New routes planned for halted Gaza aid from US-built pier

Palestinians in Gaza are facing a desperate humanitarian situation after more than seven months of Israeli war [AFP/Getty]

The United Nations has planned new routes within the Gaza Strip to transport aid from a US-built floating pier after crowds of desperate Palestinians intercepted 11 trucks, causing a halt to deliveries that continued for a third day on Tuesday.

The temporary pier was anchored to a Gaza beach last Thursday as Israel comes under growing global pressure to allow more supplies into the besieged coastal enclave, where it is waging a war and where a famine looms.

Operations began on Friday and 10 aid trucks were driven by UN contractors to a World Food Programme warehouse in Deir Al-Balah in Gaza. But on Saturday, only five trucks made it to the warehouse after 11 others were intercepted.

“Crowds had stopped the trucks at various points along the way. There was… what I think I would refer to as self-distribution,” UN spokesman Stéphane Dujarric told reporters in New York on Tuesday.

“These trucks were traveling through areas where there’d been no aid. I think people feared that they would never see aid. They grabbed what they could.”

Distribution was paused as the UN planned new routes and coordination of deliveries in a bid to prevent more aid being intercepted, said Abeer Etefa, a WFP spokesperson in Cairo.

“The missions were planned for today using the new routes to avoid the crowds,” she said. Dujarric later said there had been no transportation of aid from the pier since Saturday.

‘Waiting for American aid’

The pier has been met with hope and scepticism by residents in Gaza. The pier operation – announced by US President Joe Biden in March – is estimated to cost $320 million and involve 1,000 US service members.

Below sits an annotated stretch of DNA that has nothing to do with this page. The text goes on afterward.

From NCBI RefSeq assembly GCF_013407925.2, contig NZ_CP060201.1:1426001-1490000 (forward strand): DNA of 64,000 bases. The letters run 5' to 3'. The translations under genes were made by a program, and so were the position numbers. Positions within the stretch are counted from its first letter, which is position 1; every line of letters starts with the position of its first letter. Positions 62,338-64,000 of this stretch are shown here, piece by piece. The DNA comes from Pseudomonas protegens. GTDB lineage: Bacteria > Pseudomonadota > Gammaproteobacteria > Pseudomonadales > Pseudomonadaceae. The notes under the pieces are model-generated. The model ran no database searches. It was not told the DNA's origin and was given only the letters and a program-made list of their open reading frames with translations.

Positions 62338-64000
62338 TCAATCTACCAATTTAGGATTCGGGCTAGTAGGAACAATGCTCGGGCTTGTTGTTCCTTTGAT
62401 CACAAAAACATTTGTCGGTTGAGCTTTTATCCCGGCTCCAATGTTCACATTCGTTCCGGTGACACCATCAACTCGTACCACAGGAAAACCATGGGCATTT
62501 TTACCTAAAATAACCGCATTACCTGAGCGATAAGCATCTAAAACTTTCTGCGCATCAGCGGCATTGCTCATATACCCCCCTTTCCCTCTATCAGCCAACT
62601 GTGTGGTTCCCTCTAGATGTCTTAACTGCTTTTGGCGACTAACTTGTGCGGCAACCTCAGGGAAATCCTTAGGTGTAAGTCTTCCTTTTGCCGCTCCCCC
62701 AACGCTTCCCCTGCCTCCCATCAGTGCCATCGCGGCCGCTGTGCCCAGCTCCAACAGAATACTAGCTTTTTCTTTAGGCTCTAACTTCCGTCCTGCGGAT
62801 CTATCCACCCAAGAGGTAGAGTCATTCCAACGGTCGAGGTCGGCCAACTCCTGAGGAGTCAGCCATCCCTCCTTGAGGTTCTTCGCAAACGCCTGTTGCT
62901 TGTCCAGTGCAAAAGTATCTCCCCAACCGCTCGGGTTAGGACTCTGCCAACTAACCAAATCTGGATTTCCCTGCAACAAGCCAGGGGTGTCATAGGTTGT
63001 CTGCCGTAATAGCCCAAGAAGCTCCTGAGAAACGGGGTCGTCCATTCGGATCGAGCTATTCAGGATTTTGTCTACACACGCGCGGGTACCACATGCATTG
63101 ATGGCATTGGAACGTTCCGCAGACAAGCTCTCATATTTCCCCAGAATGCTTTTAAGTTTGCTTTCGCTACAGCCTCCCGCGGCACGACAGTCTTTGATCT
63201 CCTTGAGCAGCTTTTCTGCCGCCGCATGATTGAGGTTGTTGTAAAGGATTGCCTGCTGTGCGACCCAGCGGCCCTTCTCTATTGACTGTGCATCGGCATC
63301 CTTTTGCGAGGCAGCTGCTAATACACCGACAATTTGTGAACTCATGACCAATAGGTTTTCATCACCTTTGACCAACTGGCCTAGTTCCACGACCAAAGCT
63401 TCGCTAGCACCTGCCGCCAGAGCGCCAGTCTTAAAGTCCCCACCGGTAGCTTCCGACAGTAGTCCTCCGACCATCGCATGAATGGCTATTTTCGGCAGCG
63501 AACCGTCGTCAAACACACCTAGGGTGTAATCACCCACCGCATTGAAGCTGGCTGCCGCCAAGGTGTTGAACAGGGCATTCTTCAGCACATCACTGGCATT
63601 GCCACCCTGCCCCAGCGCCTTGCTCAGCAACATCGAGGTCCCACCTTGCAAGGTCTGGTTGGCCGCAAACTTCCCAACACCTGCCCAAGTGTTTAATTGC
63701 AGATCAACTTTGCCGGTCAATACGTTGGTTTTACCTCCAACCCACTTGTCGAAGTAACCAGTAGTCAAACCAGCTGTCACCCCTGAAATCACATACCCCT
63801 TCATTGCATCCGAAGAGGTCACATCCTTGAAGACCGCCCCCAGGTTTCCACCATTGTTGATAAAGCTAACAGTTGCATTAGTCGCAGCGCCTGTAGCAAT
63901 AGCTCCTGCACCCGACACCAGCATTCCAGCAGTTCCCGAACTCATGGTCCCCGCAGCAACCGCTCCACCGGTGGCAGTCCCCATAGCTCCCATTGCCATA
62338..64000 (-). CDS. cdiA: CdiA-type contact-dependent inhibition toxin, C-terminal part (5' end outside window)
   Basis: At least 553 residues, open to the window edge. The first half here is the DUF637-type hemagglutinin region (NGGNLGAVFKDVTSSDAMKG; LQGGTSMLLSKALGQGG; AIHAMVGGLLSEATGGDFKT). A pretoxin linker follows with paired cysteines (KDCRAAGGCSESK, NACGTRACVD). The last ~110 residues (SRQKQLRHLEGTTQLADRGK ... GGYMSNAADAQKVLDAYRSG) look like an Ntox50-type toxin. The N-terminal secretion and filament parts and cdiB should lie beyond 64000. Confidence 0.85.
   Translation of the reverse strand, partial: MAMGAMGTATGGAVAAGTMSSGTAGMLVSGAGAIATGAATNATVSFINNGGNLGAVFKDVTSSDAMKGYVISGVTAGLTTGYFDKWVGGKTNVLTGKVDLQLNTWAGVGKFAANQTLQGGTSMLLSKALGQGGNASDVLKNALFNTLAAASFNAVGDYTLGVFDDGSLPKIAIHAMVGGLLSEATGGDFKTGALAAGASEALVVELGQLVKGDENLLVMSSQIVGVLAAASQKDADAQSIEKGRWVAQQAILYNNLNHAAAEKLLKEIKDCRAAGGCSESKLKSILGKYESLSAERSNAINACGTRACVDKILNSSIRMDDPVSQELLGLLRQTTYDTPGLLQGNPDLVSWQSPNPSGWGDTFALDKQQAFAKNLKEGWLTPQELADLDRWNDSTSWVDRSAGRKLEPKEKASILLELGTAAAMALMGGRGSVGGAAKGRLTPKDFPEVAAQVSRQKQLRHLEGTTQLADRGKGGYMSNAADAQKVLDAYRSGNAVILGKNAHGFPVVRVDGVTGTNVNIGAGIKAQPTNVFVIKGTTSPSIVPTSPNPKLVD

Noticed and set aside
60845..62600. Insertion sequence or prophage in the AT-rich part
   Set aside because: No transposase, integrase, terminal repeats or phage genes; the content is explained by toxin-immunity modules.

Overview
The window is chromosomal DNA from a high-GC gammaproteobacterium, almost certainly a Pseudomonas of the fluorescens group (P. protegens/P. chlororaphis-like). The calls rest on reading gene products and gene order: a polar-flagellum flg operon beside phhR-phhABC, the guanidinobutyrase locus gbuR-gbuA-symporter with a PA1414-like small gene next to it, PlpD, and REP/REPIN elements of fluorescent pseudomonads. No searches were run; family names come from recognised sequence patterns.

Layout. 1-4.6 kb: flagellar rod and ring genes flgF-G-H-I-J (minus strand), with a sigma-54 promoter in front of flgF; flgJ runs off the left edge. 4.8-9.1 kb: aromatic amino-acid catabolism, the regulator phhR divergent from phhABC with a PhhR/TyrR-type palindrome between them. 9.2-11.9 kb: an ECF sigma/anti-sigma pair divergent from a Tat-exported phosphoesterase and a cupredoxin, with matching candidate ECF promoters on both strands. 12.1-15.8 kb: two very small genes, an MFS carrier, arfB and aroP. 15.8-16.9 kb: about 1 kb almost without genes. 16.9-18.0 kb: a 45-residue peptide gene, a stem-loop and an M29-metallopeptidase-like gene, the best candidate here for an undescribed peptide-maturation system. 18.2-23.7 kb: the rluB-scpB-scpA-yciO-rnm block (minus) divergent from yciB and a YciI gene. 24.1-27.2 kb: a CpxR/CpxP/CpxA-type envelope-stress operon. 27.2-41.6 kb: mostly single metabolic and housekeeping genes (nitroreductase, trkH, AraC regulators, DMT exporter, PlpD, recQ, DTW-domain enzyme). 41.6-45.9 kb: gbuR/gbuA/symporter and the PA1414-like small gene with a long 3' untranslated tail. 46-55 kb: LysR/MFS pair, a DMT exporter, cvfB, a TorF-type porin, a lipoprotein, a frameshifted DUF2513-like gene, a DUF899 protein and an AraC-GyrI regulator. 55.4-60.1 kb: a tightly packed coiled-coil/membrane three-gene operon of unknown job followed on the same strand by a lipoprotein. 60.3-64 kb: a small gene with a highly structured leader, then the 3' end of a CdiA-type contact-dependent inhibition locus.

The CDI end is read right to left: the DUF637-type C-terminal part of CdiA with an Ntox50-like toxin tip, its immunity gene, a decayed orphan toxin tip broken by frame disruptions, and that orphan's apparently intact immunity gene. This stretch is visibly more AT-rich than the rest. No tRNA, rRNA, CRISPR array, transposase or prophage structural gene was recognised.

“The pier should be there when the [Israeli] occupation completely ends. Then, it will be good for us. It will be good to travel, to get things,” said Abu Nadi Al-Haddad, questioning why it was needed now, given there were several land crossings.

Another resident, Abu Nasser Abu Khousa, came to the coastal road close to where the pier is located with his four-year-old son and a donkey-drawn cart in the hope of receiving aid.

“We are waiting for the American aid, but we did not get anything,” he said, adding that he had lost his home in the war and had been displaced multiple times.

“We will come back tomorrow, God willing, in the hope that we will get some aid, that will help us survive.”

US officials have said that once up and running the pier would initially handle 90 trucks a day, but that number could go to 150 trucks. The UN has said at least 500 trucks a day are needed to enter Gaza.

Aid offloaded at the pier comes via a maritime corridor from Cyprus, where it is first inspected by Israel.

Two ships carrying aid left Cyprus earlier this month and the Pentagon said more than 569 metric tons of aid had been delivered to Gaza.

“More is on the way, so you’re going to see those numbers increase,” Pentagon spokesman Brigadier General Pat Ryder told reporters on Tuesday.

It was not immediately clear how much of the 569 metric tonnes of aid – which the Pentagon said had been donated by the US, Britain, the United Arab Emirates, and the European Union – was still waiting to be transported by UN-contracted trucks.

Israel’s war on Gaza has so far killed at least 35,709 people, according to the Palestinian enclave’s health ministry.

A Hamas-led 7 October attack on Israel resulted in the deaths of more than 1,170 people, according to an AFP tally based on Israeli official figures.

The attack also saw 252 hostages taken, 124 of whom remain in Gaza, including 37 the Israeli army says are dead.

Aid access into southern Gaza has been disrupted since Israel stepped up military operations in Rafah, a move that the UN says has forced 900,000 people to flee.

(Reuters, AFP)

Source link

Leave a Comment

Your email address will not be published. Required fields are marked *